The Board of Healthcare Funders (BHF) was successful in its application to the High Court in Pretoria this week, to overturn the moratorium that prohibits medical schemes from providing low-cost benefit options (LCBOs) to South Africans who cannot afford full medical scheme membership.
The BHF represents most of the country’s medical schemes and health-care funders, representing schemes and administrators with nearly 4.5 million beneficiaries. The Council for Medical Schemes (CMS), the Registrar of Medical Schemes and the minister of health were cited as the first, second and third respondents, respectively.
The initial application was lodged on August 8 last year. The BHF had asked the High Court to lift the moratorium preventing medical schemes from providing LCBOs in circumstances where the CMS is refusing to grant applications, pending the finalisation of LCBO guidelines; and declare that the failure by the respondents to develop and implement the guidelines is irrational, unreasonable and unlawful under section 6 of the Promotion of Administrative Justice Act and section 1(c) of the Constitution.
The CMS has been working on developing a legal framework, since 2016, to enable medical schemes to offer LCBOs, which would not have to provide all the benefits set out in the Medical Schemes Act – in particular, the prescribed minimum benefits. The industry eventually ran out of patience.
At the Momentum Health Solutions Thought Leadership Engagement 2023 on Wednesday, Zola Mtshiya, the head of stakeholder relations and business development at the BHF, told Personal Finance, that the judgment was handed down on Monday, and that the BHF had a pure forum with its legal team, a day after, to try to understand what the judgement meant for all parties.
“Our appeal was to compel the CMS to give us the documentation that helped them arrive at the decision to prevent medical schemes from providing the low-cost options,” she said. “So it appeared that they didn’t have the documentation or they didn’t want to give it to us.
“This gave us a stronger case for the main application, so the advice we gave our members yesterday was to apply for immediate relief from the CMS.”
What seems clear, is that a) private medical schemes won the court case, and b) it is immediate. But applications will probably be considered by the CMS on a case-by-case base. The CMS has 10 days to respond to the judgement.
Mtshiya said the BHF wanted an immediate exemption for all its members and other medical schemes who wished to play in the space, and they expected the relief to be accommodated this year.
Pending the finalisation of the regulatory framework, the CMS has granted exemptions to certain insurers to provide health insurance products that are similar to LCBOs, which the medical scheme industry, which is a non-profit business, thought created an unlevel playing field.
At the time of the initial application, Dr Katlego Mothudi, the BHF managing director, said the CMS’s reluctance to amend the regulations governing LCBOs was “inherently unjust” and “tantamount to the denial of access to quality health-care services”, as many people who might afford some form of medical cover by defraying certain expenses were being deprived of the opportunity to do so.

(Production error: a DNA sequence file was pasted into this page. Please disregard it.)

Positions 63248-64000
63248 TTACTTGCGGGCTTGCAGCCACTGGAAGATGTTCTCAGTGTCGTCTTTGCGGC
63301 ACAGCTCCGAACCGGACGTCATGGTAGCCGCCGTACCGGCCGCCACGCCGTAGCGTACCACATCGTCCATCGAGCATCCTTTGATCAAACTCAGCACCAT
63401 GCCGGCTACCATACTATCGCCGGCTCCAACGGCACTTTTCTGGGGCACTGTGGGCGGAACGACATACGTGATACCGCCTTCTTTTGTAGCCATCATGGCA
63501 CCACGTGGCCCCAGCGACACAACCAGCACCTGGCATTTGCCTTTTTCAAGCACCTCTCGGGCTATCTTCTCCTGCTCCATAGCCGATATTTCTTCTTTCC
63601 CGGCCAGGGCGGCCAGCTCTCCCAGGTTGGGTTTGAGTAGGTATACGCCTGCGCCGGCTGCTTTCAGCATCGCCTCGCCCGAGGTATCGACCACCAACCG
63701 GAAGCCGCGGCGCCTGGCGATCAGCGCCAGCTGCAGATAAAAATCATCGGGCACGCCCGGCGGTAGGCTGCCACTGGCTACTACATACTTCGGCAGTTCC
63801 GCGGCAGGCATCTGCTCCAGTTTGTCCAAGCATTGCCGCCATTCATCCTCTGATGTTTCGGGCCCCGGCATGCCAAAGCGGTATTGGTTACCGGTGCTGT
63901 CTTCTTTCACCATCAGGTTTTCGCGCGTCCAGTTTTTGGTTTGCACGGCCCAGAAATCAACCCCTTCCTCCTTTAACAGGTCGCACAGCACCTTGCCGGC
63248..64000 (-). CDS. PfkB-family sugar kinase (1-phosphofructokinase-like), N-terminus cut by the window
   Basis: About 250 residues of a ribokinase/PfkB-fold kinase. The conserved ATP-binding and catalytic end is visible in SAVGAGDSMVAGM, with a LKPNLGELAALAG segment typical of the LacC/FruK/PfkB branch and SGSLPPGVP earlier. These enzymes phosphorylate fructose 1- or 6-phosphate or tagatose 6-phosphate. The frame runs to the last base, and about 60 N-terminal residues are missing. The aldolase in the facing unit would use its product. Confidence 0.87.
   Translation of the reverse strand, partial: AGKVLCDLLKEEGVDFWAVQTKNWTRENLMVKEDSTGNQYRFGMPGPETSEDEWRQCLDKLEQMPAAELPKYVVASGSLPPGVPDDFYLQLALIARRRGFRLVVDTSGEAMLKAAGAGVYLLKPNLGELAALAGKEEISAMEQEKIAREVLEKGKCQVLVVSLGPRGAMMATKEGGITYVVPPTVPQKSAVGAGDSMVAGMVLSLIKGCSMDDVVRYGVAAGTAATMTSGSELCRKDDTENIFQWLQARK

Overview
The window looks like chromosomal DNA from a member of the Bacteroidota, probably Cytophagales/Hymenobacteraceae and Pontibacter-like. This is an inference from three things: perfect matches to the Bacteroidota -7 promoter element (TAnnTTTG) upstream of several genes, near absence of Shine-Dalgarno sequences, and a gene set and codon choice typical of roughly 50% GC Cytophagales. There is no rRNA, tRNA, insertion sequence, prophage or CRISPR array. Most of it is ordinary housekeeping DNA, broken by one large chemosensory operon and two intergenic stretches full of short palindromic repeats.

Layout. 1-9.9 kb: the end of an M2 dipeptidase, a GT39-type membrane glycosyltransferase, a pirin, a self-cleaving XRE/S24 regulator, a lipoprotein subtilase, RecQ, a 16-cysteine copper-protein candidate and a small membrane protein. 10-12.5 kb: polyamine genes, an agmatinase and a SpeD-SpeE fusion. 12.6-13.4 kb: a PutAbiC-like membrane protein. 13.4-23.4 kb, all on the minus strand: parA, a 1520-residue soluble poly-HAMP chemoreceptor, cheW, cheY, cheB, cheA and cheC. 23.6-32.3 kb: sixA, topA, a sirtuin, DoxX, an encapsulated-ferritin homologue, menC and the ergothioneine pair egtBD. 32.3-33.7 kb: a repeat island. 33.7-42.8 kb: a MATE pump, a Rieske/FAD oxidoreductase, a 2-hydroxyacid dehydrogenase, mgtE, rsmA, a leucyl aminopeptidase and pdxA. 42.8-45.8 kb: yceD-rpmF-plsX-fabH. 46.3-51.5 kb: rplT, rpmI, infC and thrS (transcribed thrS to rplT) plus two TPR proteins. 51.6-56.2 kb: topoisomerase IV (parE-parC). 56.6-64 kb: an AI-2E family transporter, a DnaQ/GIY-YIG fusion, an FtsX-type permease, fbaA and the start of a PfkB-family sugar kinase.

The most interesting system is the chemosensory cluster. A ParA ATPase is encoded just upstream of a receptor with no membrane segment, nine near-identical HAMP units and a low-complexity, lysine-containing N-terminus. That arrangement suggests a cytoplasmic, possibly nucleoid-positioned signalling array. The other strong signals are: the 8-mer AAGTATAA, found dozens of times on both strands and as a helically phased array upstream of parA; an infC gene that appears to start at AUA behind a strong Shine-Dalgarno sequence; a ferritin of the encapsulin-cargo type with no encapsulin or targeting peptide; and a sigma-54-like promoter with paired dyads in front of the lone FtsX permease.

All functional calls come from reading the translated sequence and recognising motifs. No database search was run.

In addition, the BHF’s papers filed in the High Court suggested that the CMS’s reluctance was motivated by a political agenda.
“The overwhelming inference is the reason LCBOs have not been developed and implemented is either because of a lack of political will or another political agenda… It does not suit the (Department of Health), tasked with implementing NHI (National Health Insurance), to have increased membership of medical schemes or for the private sector to deliver a viable low-cost product at the same time as it tries to sell NHI,” the BHF head of research, Charlton Murove, said in his founding affidavit.
In his affidavit, Christoff Raath, the joint-chief executive of Insight Actuaries & Consultants, said the most plausible explanation for the lack of progress was that the CMS was intentionally delaying the guidelines to facilitate the implementation of the NHI.
“The delays first started to manifest approximately two months prior to the release of the NHI white paper in late 2015. The LCBO framework was approved by the CMS in September 2015, but then suddenly and inexplicably withdrawn in October 2015. It is widely believed this was done on the instruction of the National Department of Health,” he said.
The LCBO process was re-established in 2020, but it “proceeded at a lacklustre pace”, and there was no sign of the process reaching a meaningful conclusion, he added.
“Currently, the state is overburdened, and premiums for medical schemes are becoming unaffordable to many members and prohibitive to prospective members.The proposed solution seeks to pull towards the principles of Universal Healthcare, to make sure that the healthcare system affords everyone access to quality and affordable health care,” Dr Mothudi said.
“This application… (sought)to push forward a progressive agenda for the public and private health-care sectors to work collaboratively to alleviate the current challenges in our health-care system.
“The CMS and the minister have an important role to play in implementing policies that enable greater access to health care. However, it has been difficult to move forward with the LCBOs, given that the CMS has not taken the necessary steps to implement reform following the publication of demarcation regulations in 2016 in this regard,” Dr Mothudi added.
At the time of publication, the CMS and the Department of Health did not respond to Personal Finance questions.